VOX Teens Offer Diverse Perspectives On Race

  |  Topic: General, Race/Ethnicity
By VOX Teens
Race

As America continues to grapple with the tragic, hate-fueled events that transpired in Charlottesville, Virginia, this past weekend, the VOX teens’ content on race relations is as relevant as ever.

Race has been a topic that no teen at VOX has ever shied away from. Whether it be through news reporting, video essays or poetry, VOX’s teen staff and contributors have talked about race from many different angles.

Our Winter 2016 VOX Investigates issue tackled the issue of race in Atlanta with the bold “I Am Human” theme.

“Like most other discussions about race, we began with reservation and cautiousness,” wrote teen editor Akhil Vaidya. “These walls, however, were steadily broken down as we discussed our personal experiences, backgrounds and collective desire to make a change.”

Many of the teens expressed their personal experiences and opinions on race with the video “Let’s Talk About Race.” In it, teens shared everything from their fear of being killed by a police officer because of their race to their wanting to live in a future where people’s differences don’t have to separate them.

“With the world of politics, social movements, and even entertainment having created significant divides amongst people this year, it’s hard to deny the impact this year will have on us as a whole,” said longtime VOX Video Editor and contributor Mikael Trench. “Arguably the biggest driving factor in a majority of these events has been racial tension. Whether it be the unclear motivations of politicians or the several police shootings that have taken place, it seems that everywhere you turn, something is making the land of life, liberty and the pursuit of happiness a little less happy.”

In her piece “Dear America, What’s Good?” recent high school graduate and new Spelman College freshman Kayla Smith didn’t try to come up with answers, instead she posed some very serious questions:

As an African-American female living in today’s society, I deserve to have these questions addressed:

  1. Why are there barriers in society that restrict the progress of blacks?

  2. Am I a mistake because I am black?

  3. Must I suffocate under your oppressive atmosphere to be deemed “human?”

  4. Am I not worthy of the opportunities and rights my white female counterpart receives?

  5. Every child is born with potential, but does the child’s race affect whether or not her potential is unlocked?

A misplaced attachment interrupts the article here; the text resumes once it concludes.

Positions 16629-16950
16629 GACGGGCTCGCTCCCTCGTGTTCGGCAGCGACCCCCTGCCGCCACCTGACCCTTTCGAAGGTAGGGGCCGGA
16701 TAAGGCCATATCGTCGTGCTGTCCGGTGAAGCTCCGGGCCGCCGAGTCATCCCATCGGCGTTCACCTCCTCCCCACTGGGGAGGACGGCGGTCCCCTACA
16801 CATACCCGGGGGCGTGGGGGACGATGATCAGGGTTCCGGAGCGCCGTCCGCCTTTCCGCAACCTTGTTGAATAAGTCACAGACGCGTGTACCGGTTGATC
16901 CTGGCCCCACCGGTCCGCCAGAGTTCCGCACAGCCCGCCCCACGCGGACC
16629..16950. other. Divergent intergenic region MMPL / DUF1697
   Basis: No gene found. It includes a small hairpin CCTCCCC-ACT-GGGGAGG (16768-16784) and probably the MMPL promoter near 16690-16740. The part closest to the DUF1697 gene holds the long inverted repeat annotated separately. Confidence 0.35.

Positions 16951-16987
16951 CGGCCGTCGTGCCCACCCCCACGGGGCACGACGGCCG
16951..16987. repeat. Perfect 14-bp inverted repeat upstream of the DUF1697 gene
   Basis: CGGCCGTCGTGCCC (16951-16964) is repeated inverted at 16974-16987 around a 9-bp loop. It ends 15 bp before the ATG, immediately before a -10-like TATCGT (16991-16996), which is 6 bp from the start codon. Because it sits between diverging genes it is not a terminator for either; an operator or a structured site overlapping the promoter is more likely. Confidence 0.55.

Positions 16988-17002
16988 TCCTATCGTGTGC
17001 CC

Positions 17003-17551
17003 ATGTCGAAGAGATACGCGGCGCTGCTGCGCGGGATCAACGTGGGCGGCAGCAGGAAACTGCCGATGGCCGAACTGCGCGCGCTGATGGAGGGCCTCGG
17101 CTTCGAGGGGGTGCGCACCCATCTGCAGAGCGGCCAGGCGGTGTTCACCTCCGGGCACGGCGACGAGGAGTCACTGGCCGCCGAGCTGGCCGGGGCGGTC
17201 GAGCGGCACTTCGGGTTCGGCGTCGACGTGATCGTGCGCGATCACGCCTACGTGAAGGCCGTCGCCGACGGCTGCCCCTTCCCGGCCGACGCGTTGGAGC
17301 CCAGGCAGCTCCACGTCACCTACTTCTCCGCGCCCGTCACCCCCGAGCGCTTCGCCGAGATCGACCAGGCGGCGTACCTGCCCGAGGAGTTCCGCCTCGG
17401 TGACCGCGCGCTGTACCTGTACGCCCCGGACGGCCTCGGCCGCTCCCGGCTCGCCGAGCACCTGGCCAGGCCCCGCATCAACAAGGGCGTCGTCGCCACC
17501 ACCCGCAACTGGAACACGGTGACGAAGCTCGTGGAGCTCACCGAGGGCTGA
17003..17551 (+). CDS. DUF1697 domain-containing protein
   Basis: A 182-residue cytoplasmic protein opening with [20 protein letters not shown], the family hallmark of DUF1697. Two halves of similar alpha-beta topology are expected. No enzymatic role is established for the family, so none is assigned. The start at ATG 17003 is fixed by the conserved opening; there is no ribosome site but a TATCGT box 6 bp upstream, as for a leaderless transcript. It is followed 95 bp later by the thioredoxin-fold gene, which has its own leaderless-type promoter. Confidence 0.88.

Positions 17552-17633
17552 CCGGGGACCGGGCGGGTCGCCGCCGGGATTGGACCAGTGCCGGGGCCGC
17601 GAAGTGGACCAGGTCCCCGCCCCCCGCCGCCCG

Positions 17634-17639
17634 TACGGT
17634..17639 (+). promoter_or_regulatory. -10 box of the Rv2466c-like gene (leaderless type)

6. Is my skin type not beautiful?

  7. Do you slaughter my people in the night because your majority thinks my race isn’t worthy of life?

  8. If I dissent from America’s standards, will society try to make a statistic out of me ?

  9. What does it mean to be black, America?

  10. Where is the representation of my culture’s history in school?

     

VOX contributor  Isaac Wallack wrote about how race can also impact a person’s earning potential with the piece, “The Racial Wage Gap: Crippling People of Color’s Wallets Since 1492.” He provided eye-opening stats throughout the article, highlighting how people of color have been discriminated against when it comes to getting paid.

“The racial wage gap doesn’t have a mind of its own,” he offered. “There are people helping the racial wage gap grow whether they know they are or not. By sitting by and doing nothing, we too are only helping the wage gap grow.”

Another powerful piece came from VOX contributor Maya Martin with her poem “Preferences” where she wrote:

Mirror, mirror on the wall

Who is the ugliest of them all?

 

Mirror, mirror, if only you could understand

I don’t want a black man

Or a little black child, with knots of hair upon her head.

 

I know the trouble of black hair that even

Braids cannot contain.

 

I have fallen in love with the sting of white soap

as it straightens in a permanent wave.

 

Mirror must be truth.

Truth is what they say.

God, blue-eyed Jesus, why did you make me this

way?

 

What to say

to a little black child

When she asks

why has God made me this way?

 

What to say

to a little black child

when she says,

Momma,

Why am I the only one?

Rebecca Jeltuhin’s piece “We Are All A Little Racist” was perhaps one of the biggest challenges a VOXer ever posed to our readers. In it she wrote:

We are all a little racist.

It is not just a matter of black and white

Or colors that do not blend in with the night

It is the monster that hides away in our brains

Driving our ingrained judgement insane.

We are all a little racist.

These are just a few of the many pieces our VOXers have produced about this tough topic. Click here to see more.

The art featured in this post is by Rebecca Jeltuhin and originally appeared with “We Are All A Little Racist in November 2016.

This teen-created content was re-packaged by Maurice Garland, VOX’s Publishing Manager.

Save the date! Share your voice – Dec. 9. 
This semester we invite you to join VOX teens in a community dialogue about immigration. Create art. Slam poetry. Meet each other. Follow along this semester’s investigation voxatl.com/category/vox-investigates/.
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